The last two years dealt employers a multitude of disruptive challenges. Looking forward into 2022, there’s a lot of economic and pandemic-related uncertainty and market instability. Here are three themes ERISA plan sponsors need to keep an eye on in 2022.
Inflation is a hot button topic. From November 2020 to November 2021, the Consumer Price Index (CPI) rose 6.8%, the largest 12-month increase in almost 40 years. How are retirement plans affected by increases in prices for everyday goods like meat (up 13%) and gas (up 58%)?
When these prices hike up, the paychecks of participants in defined contribution plans don’t go as far. With the cost of living rising, some participants may look to upping their take-home pay by choosing to decrease their plan contribution rates. Some may stop contributing at all, which could change the plan’s fee structures. Loans and hardship withdrawals could also increase with rising prices. Plan sponsors need to ask themselves: do our benefits properly address participants’ worries about inflation?
Labor market shifts
The hybrid and remote work environments evolved quickly, with the pandemic being a large catalyst. The job market in the US has also seen a mass exodus. According to data from the Bureau of Labor Statistics (BLS), 6.3 million people left the workforce in November 2021 alone.
A tight labor market means employers need to consider strategies to attract and retain top talent. This could range from offering stronger retirement benefits (such as matching contributions) to flexible work hours to childcare assistance or parental family leave and more.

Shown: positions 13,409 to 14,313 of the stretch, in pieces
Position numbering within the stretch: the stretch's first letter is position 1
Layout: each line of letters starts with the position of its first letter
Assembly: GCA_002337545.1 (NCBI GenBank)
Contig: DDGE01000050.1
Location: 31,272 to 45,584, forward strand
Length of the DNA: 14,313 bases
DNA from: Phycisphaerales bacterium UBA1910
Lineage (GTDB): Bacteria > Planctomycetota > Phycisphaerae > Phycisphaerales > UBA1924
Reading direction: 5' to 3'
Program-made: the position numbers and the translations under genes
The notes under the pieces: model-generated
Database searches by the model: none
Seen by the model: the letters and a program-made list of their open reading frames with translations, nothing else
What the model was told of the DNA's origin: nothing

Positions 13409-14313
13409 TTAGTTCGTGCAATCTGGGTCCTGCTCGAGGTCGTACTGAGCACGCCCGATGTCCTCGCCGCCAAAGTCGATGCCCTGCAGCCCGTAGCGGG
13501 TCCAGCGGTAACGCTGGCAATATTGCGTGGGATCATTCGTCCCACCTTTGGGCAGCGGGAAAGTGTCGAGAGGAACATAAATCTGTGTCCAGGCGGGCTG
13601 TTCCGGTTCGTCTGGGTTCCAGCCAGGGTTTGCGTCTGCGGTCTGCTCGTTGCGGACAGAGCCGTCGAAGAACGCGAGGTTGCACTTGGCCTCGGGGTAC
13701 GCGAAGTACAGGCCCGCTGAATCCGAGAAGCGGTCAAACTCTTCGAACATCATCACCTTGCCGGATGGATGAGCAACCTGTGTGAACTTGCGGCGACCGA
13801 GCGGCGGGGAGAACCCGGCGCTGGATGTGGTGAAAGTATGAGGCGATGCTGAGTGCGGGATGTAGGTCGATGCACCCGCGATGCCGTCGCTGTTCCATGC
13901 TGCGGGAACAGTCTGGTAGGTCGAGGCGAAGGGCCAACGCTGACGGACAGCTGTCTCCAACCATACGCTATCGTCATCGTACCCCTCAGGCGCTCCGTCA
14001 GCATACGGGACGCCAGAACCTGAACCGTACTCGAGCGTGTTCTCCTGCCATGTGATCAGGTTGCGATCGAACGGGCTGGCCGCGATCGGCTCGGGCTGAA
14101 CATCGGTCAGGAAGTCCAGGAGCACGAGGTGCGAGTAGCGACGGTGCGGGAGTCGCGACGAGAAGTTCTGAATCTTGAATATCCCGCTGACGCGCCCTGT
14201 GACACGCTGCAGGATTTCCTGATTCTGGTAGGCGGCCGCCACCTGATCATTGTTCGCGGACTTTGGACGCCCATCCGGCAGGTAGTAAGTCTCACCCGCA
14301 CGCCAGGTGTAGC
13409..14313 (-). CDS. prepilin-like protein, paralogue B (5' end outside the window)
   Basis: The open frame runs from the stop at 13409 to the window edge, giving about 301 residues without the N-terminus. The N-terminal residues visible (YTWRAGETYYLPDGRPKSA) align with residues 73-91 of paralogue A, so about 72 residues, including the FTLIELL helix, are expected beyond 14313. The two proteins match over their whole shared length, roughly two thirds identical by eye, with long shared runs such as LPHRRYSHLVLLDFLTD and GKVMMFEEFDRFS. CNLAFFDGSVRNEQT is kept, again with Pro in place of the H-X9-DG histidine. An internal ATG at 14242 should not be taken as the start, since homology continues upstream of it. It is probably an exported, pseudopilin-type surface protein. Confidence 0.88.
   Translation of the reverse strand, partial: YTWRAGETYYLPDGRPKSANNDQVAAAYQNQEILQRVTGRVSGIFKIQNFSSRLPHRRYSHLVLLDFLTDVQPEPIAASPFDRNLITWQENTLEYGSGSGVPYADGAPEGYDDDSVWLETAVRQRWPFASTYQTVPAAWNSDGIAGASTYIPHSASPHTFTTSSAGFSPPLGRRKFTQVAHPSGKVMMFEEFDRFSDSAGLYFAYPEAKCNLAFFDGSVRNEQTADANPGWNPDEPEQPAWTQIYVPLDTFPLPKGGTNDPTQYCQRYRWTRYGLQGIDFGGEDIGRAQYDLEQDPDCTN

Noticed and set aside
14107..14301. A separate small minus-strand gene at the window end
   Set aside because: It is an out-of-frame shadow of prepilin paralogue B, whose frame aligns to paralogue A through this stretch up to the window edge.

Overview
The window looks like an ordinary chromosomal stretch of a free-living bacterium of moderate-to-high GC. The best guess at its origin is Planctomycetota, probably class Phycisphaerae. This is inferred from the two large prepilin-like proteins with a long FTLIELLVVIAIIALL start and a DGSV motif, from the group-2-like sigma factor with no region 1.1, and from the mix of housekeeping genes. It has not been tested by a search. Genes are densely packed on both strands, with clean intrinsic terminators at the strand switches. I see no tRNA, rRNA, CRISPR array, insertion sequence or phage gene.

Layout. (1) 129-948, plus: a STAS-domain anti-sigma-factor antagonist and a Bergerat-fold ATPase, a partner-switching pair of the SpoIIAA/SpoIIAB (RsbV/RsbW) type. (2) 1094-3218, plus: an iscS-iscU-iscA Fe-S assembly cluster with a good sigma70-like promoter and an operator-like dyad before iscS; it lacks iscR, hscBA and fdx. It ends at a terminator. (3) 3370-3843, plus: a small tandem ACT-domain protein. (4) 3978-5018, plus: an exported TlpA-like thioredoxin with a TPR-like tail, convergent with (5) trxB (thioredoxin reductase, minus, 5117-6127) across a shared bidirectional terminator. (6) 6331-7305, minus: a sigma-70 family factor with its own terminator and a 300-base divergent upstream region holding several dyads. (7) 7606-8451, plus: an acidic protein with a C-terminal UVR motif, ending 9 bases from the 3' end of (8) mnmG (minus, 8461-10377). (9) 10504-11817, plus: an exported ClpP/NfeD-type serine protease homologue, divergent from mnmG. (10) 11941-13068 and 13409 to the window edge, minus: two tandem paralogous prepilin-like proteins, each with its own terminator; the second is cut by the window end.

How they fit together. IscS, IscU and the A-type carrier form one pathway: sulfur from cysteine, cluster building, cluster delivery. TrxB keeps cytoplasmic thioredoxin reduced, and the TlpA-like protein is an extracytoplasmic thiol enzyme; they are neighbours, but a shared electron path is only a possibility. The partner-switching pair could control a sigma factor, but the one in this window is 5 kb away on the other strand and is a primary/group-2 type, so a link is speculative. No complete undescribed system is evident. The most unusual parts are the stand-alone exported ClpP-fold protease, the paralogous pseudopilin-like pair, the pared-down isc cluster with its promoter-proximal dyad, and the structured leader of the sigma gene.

Increased DOL scrutiny on cybersecurity practices
As our world further accelerates online, plan sponsors need to take a proactive approach to cybersecurity. For the first time, the Department of Labor (DOL) released guidance on cybersecurity best practices for fiduciaries, recordkeepers, and participants last April. Soon after, the DOL started investigations regarding retirement plan cybersecurity practices, requesting comprehensive sets of documents related to the plan’s cybersecurity or data security practices to assess cybersecurity risk and the safety of plan data. Relationships with service providers, such as recordkeepers, attorneys, investment managers, and advisors, are also being reviewed by the DOL to ensure data protection.
Plan operations should be reviewed and compared to the DOL’s guidance. Plan sponsors need to learn about service providers’ cybersecurity protocols. It’s important to review whether service providers are contractually permitted to cross-sell participant data. Providers’ SOC1 reports should also be carefully reviewed. This is an essential step to monitor service providers accurately.
Plan sponsors will need to focus their attention on inflation, large labor market shifts, cybersecurity, and other audit concerns in 2022.